Update: 2019 Meeting Room White Paper is now available.
A Guide for Shared Office Space Providers (Part 1)
If you are a CloudVO partner and have the ambition to develop a healthy meeting room business, your meeting rooms should be available for booking to people outside of your core members. Not only can outside visitors be a good revenue supplement for your business, but they may also enrich your community experience. Some of your meeting room users may later decide to take on a more permanent membership at your location.
Booking a meeting room in your location is a great way to respond to a user’s immediate need, but also for him/her to experience your location first hand.
So how should a Workspace-as-a-Service operator price its meeting rooms? We believe pricing meeting rooms should be a function of:
- A Realistic Approach to the Market
- The Competitive Environment
- Supply & Demand
A Realistic Approach to the Market
Sometimes we get emotional about our own space and we can easily convince ourselves that our space is unique and therefore deserves a considerable premium. Remember that the first time a user experiences a new meeting space is probably online, on your web site, a competitor’s web site, or on a reseller’s web site, where all meeting room pictures tend to look really good. So while you should not be shy about commanding a premium for unique amenities, don’t price yourself out of the market. Conversely, really low pricing may suggest a problem with the amenities for some prospects. A new coat of paint, a good wifi connection, or a new HD TV might be better solutions than giving the room away.
A good strategy we like to recommend is to price Day Offices and small meeting rooms aggressively, to lower the barriers to entry into your space, while keeping healthy margins on medium size and larger meeting rooms. This is because the users of small rooms are often also users of larger rooms when they need to get a team together or make a presentation to a larger group.
Day Office bookings represent roughly ¼ of all of the meeting room bookings, so slightly tighter margins on 25% of the business, to seed and feed healthier margins on the rest, seems to be a winning recipe.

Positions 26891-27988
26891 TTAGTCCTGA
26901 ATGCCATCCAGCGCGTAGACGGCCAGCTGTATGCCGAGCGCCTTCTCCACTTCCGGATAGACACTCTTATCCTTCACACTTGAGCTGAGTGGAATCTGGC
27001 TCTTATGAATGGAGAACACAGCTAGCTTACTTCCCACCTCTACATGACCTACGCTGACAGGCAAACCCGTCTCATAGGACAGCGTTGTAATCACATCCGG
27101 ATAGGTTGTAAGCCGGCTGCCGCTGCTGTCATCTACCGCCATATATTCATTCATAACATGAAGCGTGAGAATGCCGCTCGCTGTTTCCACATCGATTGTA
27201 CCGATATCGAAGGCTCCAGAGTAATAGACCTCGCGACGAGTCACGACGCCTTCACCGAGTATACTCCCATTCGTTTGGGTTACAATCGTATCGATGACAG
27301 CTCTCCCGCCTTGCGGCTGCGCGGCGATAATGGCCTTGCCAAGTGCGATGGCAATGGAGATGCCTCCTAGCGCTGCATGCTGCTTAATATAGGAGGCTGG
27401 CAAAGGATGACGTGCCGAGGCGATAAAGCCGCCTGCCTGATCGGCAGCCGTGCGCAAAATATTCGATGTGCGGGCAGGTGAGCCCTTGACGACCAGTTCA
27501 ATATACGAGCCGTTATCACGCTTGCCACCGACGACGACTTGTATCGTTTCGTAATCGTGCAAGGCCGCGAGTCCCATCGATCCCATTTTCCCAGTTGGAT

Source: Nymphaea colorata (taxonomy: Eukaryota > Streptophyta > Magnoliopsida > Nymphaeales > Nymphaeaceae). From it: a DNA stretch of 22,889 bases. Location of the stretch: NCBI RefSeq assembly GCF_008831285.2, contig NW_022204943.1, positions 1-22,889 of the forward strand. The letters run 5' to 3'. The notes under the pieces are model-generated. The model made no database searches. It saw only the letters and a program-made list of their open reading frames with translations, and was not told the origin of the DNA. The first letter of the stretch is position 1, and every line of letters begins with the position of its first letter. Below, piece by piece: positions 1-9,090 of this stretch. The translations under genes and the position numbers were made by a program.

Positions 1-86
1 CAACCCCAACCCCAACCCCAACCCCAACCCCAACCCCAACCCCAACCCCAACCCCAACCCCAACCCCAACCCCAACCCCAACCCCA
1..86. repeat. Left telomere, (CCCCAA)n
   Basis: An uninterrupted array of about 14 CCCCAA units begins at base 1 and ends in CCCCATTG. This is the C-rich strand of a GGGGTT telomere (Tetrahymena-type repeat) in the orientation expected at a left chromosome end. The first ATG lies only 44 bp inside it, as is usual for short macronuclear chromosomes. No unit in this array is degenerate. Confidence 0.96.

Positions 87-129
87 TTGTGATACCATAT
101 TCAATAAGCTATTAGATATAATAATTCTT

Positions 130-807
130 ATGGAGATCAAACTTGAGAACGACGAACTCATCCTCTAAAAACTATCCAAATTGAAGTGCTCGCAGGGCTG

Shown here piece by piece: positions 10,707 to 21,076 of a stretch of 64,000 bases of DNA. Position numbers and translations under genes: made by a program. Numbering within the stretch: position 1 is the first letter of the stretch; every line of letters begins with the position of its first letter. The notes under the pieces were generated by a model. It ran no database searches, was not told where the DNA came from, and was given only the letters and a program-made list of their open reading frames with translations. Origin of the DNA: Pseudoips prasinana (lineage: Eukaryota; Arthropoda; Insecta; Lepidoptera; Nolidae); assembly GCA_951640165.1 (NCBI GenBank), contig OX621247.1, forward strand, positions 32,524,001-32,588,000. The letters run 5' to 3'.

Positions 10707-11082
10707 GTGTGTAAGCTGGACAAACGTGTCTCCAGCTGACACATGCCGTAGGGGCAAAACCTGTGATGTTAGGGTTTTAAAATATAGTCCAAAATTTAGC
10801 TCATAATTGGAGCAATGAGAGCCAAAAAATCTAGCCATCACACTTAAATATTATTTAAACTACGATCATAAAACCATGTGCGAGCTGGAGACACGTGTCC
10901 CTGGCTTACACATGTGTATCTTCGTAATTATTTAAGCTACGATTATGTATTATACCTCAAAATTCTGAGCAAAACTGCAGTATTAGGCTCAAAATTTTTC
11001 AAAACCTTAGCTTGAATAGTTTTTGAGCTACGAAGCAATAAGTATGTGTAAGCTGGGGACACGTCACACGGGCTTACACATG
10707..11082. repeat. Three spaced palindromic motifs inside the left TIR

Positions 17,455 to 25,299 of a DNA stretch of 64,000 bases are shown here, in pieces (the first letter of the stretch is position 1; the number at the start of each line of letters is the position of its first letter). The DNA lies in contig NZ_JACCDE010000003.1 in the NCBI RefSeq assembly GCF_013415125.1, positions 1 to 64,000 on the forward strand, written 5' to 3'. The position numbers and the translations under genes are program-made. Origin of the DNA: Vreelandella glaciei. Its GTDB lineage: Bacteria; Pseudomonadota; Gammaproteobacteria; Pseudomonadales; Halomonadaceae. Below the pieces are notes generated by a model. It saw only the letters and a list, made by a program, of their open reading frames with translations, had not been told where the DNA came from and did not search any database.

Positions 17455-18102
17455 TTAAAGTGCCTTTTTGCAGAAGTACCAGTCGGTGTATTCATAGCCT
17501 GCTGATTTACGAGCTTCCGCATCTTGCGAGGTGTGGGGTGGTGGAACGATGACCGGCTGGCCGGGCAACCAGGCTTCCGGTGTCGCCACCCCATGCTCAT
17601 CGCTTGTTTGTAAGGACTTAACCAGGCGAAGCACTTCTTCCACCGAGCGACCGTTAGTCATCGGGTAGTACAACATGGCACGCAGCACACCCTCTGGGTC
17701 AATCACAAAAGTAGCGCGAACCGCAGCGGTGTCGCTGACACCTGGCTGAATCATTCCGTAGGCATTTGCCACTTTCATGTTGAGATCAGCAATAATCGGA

The Competitive Environment
Unless you are the only space in town, the pricing level of other providers in your area matters. So check what your competitors are charging.
We found the meeting room business to be very price sensitive for small rooms and Day Offices, but a lot less price sensitive for larger meeting rooms (6 seats or more). This is probably because when a client books a larger room, it typically involves a larger group, often with a higher “utility” level attached to it, to use an economist term.
In fact, the cost per user of a larger room is typically much lower than the cost per seat of a small room, which suggests a very rationale behavior by users when they are less price-sensitive for larger rooms.
Another way to say this is that if I make a sales pitch in front of a large group of potential clients, I want to make sure that I am in a place with great amenities, which may impress positively upon my audience, and maximize my chances of having a successful meeting.
On the other hand, if I have a one-on-one meeting, I can stay more easily in control, and there is less of a risk the meeting will flop, even if I take my visitor to a coffee shop. Thus I am likely to be more price-sensitive while shopping for a small meeting room than for a large room.
Benchmark your competitors by checking their website or going on websites like Liquidspace, Davinci, and CloudVO to see what others are charging in your market.
Our experience is that going too far out of the middle of the range can severely restrict your business, unless of course your center is in a trophy building that serves free French Champagne on tap!
The graphs below, recently released by CloudVO in a “Meeting Room Business Review” white paper for CloudVO partners, shows the nationwide average of CloudVO partners’ pricing of conference rooms by size.
Supply & Demand
Pricing should also reflect the popularity of your service offering and the dynamic of your center. If your meeting rooms are fully utilized, there is clearly no need to price them aggressively. Conversely, if you have a low utilization, which we define as 60 hours or less of paid conference room usage per month, you may want to consider more aggressive promotions or lowering your price level. Remember that 10 hours at $100 gets you a lot less revenue than 100 hours at $40!
The following graph shows an actual meeting room utilization chart at 86 Pacific Workplaces Rooms, broken down by quartile.